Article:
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Tech Trends Digital Handover of Construction

Jump-Start Savings with Digital Handover

By Scott Bartlett

The National Institute of Standards and Technology estimates U.S. operations and maintenance firms spend at least $4.8 billion annually verifying that documentation accurately represents existing conditions in their facilities and another $613 million transferring that information into a useful format. This does not include the cost of re-creating lost documents. While owners have been bearing the brunt of the poor handover of project information, they are waking up and starting to require construction and engineering firms do a better job managing the critical data needed to maintain and operate completed facilities.

The emphasis on reducing operating costs for completed projects has many owners looking for a better way to maintain their assets. While initial construction can be costly, ongoing operational and maintenance expenses during the course of a facility’s lifetime—which can span decades—typically exceed the initial building investment. As such, facility owners are looking to optimize their investments and potentially save all of the as-built acquisition costs. Many are looking to a digital handover model to help keep operating and maintenance costs under control from starting the moment they take possession.

Thorough documentation plays a critical role in the successful and efficient operation of complex systems. Thousands of drawings, models, documents, change orders and files are generated on each construction project and usually are a challenge to manage. Historically, a disconnect exists between the design and construction phase of a project and its operational phase. Upon completion of construction, facility owners and operators might receive a literal truckload of paper documentation that ultimately ends up in file cabinets and storage boxes, where it is difficult to access or forgotten altogether.

Increasingly, facility owners and operators are asking for more accessible and detailed documentation at the conclusion of a construction project. In addition to paper drawings, blueprints and photos, they want digital images, as-built drawings, change orders, warranty information, operational procedures, contracts and permit approvals. Engineering and construction firms that can deliver this information digitally and efficiently stand to gain in terms of customer satisfaction and will reduce the overall cost of facility handover.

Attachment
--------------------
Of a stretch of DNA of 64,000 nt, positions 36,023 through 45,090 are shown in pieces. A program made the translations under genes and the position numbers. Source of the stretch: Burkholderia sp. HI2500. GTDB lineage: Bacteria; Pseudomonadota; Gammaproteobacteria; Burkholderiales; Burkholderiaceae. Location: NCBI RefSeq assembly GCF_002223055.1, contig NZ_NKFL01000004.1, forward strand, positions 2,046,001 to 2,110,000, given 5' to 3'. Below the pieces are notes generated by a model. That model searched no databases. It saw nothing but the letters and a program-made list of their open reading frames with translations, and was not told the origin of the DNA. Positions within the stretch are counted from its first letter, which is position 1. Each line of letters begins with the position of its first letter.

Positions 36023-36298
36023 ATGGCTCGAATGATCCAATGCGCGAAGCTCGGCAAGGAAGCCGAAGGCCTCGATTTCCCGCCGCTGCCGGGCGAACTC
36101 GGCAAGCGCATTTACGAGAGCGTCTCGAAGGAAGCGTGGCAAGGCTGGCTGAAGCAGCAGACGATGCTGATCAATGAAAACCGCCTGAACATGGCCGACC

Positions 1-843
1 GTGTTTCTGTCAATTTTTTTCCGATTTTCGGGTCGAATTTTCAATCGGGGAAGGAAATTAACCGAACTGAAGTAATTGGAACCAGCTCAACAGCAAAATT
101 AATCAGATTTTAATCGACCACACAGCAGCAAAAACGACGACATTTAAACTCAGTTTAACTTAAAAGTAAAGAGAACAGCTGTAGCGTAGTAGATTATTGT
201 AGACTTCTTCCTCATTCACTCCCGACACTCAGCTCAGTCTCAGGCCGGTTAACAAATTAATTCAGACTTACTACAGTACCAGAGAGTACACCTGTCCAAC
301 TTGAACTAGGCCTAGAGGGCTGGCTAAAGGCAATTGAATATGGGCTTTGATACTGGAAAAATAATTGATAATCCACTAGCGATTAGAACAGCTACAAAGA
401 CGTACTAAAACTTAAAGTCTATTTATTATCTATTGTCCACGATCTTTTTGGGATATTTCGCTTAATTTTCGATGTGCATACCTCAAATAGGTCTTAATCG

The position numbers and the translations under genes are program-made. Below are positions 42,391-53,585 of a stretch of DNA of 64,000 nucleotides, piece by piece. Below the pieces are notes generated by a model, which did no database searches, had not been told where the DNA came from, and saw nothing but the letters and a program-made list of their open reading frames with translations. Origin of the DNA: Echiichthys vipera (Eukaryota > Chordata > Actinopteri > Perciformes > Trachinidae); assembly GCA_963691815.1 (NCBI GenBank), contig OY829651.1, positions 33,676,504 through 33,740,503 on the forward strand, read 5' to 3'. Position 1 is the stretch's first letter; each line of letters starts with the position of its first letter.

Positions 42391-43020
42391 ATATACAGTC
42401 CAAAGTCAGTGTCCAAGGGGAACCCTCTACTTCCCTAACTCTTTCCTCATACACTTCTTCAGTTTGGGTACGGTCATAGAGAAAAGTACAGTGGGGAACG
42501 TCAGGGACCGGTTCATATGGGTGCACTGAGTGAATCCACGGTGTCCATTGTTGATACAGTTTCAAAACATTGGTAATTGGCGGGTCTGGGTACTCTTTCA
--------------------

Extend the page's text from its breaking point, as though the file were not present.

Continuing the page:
This goal is not always as easy as it sounds because each project requires collaboration among many different stakeholders, including owners, architects, engineers, contractors, subcontractors, suppliers and governmental organizations. Project information comes in many different formats, not all of which are digital. In addition, various stakeholders may use different software applications, have different work methods and focus only on one segment of the project. From the original design, changes are always made to accommodate problems in the field that may not get distributed to all pertinent parties.

Firms can quickly and cost-effectively hand over all of this information at the end of construction through the capture, management, structured storage, and controlled access of information and data via a central repository of reusable digital files that can be shared across the building’s life cycle. When beginning the journey toward digital handover, AEC and EPC firms should consider several fundamental requirements and best practices.

  • Create a solid data infrastructure. This requires a powerful, extensive database that can handle high volumes of data, an enterprise visualization tool, and a robust middleware layer to expose all critical information and documentation in a single location.
  • Flexibility is key. The infrastructure must be flexible to enable the storage, handling, sharing and viewing of many different documents and materials, such as BIM models, CAD drawings, equipment lists, warranties, maintenance schedules, legal documents and government approvals. It also should feature a visual solution that is CAD system agnostic, allowing the contracting firm to view and share designs across organizations.
  • Stick with standards. Look for solutions that are built to industry standards for data exchange. For example, all construction-related design tools can save their designs in Industry Foundation Classes, a standardized format created by the buildingSMART alliance. Additionally, the Construction Operations Building Information Exchange, an Excel-based information template, focuses on the exchange and handover of information at the end of a project from the contractor to the owner.
  • Consider in-house and outsourced (cloud) options. Many factors can guide decisions as to the best path forward. For example, some highly sensitive projects, such as a nuclear power plant construction, would be hosted privately or managed in-house. Other less sensitive projects could use a more cost-effective hosted solution in a public cloud.

Creating a flexible structured storage environment for all project documents enables AEC and EPC firms to quickly and efficiently hand over a project and its documents to the owner or operator. With a digital system for project documentation, construction firms can save a significant amount of time and money by turning over drawings, files and documents electronically as opposed to the time-consuming process of shipping file boxes to the owner. The end result is a win-win for construction firms and their clients.

Scott Bartlett is senior director of industry marketing for Oracle. For more information, visit